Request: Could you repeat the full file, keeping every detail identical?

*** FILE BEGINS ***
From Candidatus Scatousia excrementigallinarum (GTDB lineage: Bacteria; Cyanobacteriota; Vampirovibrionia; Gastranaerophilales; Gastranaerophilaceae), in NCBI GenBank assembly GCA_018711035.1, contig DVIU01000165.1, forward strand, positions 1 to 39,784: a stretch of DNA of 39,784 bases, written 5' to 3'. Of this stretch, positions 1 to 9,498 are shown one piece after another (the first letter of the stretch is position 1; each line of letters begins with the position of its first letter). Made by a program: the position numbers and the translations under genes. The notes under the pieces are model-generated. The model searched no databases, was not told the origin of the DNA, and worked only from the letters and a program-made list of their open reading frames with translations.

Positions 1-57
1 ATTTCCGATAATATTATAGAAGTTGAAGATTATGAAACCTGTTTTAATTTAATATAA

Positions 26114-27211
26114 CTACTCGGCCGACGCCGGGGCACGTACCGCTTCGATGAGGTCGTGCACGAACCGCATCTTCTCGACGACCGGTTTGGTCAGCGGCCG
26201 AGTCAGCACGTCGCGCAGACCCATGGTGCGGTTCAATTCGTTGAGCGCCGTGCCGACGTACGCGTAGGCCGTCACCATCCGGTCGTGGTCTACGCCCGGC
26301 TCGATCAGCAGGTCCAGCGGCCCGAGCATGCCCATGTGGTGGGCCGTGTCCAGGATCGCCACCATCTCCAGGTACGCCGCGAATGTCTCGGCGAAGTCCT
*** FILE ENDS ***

From Candidatus Scatousia excrementigallinarum (GTDB lineage: Bacteria; Cyanobacteriota; Vampirovibrionia; Gastranaerophilales; Gastranaerophilaceae), in NCBI GenBank assembly GCA_018711035.1, contig DVIU01000165.1, forward strand, positions 1 to 39,784: a stretch of DNA of 39,784 bases, written 5' to 3'. Of this stretch, positions 1 to 9,498 are shown one piece after another (the first letter of the stretch is position 1; each line of letters begins with the position of its first letter). Made by a program: the position numbers and the translations under genes. The notes under the pieces are model-generated. The model searched no databases, was not told the origin of the DNA, and worked only from the letters and a program-made list of their open reading frames with translations.

Positions 1-57
1 ATTTCCGATAATATTATAGAAGTTGAAGATTATGAAACCTGTTTTAATTTAATATAA

Positions 26114-27211
26114 CTACTCGGCCGACGCCGGGGCACGTACCGCTTCGATGAGGTCGTGCACGAACCGCATCTTCTCGACGACCGGTTTGGTCAGCGGCCG
26201 AGTCAGCACGTCGCGCAGACCCATGGTGCGGTTCAATTCGTTGAGCGCCGTGCCGACGTACGCGTAGGCCGTCACCATCCGGTCGTGGTCTACGCCCGGC
26301 TCGATCAGCAGGTCCAGCGGCCCGAGCATGCCCATGTGGTGGGCCGTGTCCAGGATCGCCACCATCTCCAGGTACGCCGCGAATGTCTCGGCGAAGTCCT